“Why, thank you.” She smiled at the compliment. (Note period and capital “She”)

Or “Why, thank you,” she said, as she smiled at him.


3. Use adverbs very sparingly. Avoid:

“Come here,” he said loudly.

“I’m in charge,” she said haughtily.


The words they say should express how they’re feeling and how they’re saying them.


Jodie Renner is a freelance fiction editor and the award-winning author of three craft-of-writingguides in her series An Editor’s Guide to Writing Compelling Fiction: Captivate Your Readers, Fire up Your Fiction, and Writing a Killer Thriller. She has also published two clickable time-saving e-resources to date: Quick Clicks: Spelling List and Quick Clicks: Word Usage. You can find Jodie at www.JodieRenner.com, www.JodieRennerEditing.com, at The Kill Zone blog alternate Mondays, and on Facebook, Twitter, and Google+.

9 comments:

  1. Hi Jodie:
    Thanks for the excellent piece on punctuation of dialogue. When I am proofreading, this is the single most challenging skill for writers. I spend hours editing dialogue. Writers seem to have forgotten how to punctuate dialogue!

    I enjoy reading your blog. Keep; those wonderful hints for writers coming. I have shared your blog with several writers!
    Regards
    Gail

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  2. Your article on writing effective dialogue is so helpful Jodie. I have shared your blog with several writers who are struggling to write natural dialogue.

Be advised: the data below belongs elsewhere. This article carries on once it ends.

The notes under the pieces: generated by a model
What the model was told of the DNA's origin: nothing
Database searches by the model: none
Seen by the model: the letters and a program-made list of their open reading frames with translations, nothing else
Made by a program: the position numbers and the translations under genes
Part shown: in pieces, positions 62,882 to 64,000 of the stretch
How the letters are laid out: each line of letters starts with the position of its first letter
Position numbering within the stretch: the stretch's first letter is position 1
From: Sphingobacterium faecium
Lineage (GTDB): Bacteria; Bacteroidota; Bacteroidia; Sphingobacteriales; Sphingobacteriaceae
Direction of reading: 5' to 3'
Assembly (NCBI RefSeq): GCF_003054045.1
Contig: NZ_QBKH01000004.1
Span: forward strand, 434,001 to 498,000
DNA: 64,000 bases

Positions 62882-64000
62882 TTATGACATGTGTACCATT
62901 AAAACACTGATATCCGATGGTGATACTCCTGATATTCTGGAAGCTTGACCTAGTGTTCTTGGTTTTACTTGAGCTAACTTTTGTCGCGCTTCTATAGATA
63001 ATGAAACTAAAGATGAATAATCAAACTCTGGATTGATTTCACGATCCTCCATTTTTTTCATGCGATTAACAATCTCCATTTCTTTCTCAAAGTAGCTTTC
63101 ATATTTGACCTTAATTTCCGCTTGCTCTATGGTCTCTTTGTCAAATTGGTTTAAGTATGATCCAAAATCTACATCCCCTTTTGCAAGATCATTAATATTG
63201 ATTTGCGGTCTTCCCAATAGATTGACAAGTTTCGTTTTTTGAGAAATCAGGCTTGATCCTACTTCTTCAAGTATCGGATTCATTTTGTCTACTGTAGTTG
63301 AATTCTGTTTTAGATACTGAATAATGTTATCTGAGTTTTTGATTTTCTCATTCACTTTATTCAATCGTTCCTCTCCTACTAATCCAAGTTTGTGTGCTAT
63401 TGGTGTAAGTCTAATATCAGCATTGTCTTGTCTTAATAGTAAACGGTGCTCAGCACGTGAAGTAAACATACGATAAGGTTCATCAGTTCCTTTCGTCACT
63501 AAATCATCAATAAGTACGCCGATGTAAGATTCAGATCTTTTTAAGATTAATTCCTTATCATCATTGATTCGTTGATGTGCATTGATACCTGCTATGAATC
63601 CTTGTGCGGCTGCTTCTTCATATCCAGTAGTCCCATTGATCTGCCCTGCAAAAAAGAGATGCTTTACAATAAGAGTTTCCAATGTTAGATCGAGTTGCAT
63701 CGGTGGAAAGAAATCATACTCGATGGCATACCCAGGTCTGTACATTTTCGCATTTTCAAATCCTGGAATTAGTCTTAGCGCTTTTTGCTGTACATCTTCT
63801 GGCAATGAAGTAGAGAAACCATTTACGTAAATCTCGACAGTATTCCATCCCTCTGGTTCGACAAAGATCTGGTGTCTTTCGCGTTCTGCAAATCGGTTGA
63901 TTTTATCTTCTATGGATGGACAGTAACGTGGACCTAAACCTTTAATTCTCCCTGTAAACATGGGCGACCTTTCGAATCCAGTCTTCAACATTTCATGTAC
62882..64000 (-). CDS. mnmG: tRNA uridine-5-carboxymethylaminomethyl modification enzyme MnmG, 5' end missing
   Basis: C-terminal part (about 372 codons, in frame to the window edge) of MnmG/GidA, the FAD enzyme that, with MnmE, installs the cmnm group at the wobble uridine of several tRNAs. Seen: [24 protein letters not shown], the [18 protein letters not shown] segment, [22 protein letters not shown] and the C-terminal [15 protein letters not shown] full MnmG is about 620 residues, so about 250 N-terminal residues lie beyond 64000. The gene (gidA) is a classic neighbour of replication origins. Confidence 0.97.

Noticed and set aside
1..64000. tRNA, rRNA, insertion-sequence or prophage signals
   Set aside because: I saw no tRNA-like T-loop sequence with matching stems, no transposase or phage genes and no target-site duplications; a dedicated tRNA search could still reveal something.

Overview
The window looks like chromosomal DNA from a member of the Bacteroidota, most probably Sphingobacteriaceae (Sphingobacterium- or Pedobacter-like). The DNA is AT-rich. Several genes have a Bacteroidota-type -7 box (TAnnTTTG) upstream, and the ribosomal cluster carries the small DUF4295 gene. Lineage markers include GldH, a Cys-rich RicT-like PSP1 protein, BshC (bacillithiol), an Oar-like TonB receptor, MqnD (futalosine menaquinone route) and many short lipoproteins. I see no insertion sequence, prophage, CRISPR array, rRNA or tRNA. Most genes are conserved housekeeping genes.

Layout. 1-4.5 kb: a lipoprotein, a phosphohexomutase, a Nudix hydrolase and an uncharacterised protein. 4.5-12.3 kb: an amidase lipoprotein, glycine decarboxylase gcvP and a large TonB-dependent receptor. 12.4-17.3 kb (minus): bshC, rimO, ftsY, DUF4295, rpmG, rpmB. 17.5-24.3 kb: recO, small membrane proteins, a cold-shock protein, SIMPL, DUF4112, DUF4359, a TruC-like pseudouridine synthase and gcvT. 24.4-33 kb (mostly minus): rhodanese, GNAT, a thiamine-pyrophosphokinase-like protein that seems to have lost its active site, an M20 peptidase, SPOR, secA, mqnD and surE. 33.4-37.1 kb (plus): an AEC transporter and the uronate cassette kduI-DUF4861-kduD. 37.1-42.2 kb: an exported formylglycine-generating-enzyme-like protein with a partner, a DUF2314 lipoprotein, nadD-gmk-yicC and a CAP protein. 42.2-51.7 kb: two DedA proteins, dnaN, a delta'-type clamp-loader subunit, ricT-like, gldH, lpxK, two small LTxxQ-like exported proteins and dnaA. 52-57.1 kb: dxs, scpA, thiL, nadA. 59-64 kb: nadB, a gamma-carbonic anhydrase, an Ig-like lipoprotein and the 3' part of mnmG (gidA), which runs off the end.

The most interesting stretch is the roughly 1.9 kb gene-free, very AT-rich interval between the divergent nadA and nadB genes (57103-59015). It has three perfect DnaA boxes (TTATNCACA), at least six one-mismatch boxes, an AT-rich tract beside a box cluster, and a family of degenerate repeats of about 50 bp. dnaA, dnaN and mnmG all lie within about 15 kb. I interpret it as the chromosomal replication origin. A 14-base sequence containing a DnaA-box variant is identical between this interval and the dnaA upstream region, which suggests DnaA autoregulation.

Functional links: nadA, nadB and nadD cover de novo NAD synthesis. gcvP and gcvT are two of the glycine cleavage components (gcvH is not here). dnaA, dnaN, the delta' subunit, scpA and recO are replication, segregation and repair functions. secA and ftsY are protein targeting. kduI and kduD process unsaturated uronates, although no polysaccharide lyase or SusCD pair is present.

Thanks!
    Gail

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  3. Thanks for your kind comments on both my articles on dialogue, Gail.
    Yes, I find it a bit frustrating just fixing the punctuation and capitalization on dialogue when I'd rather be concentrating on the dialogue itself and how to make it more effective and natural-sounding.

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  4. Excellent tips! But here's what I always get tripped up. In the following paragraph, is it correct to NOT start a new paragraph before "What the problem?" since the action is done by that speaker? Or should "I sat down" go on the previous line?

    "Sit down," Johnny said.
    I sat down. "What's the problem?" I asked.
    "Never mind what the problem is. Just sit there and keep your mouth shut."

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  5. Hi Meghan,

    Sorry, I was unable to access my blog for a few days. The way you have it above is correct.

    Jodie

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  6. Hi Jodie,

    Near the bottom you have a sentence that says:

    Or “Why, think you,” she said, as she smiled at him.

    I think you meant to say, "Why, thank you,"

    Just thought I'd edit your work ;-)

    Cheers, Randy

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  7. Good one, Randy! As we teachers used to say, "Just wanted to find out if you were listening." (reading, in this case) But of course our students saw right through that one! Thanks for that, Randy -- and keep on writing!
    - Jodie :-)

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  8. That's a very useful article, and one that I'll need to keep in mind when writing for a general audience (as a UK writer, there's always some difficulty in the 'do I write in a more American style in terms of grammar and syntax in order to appeal to the wider US audience?")
    Thanks!

    ReplyDelete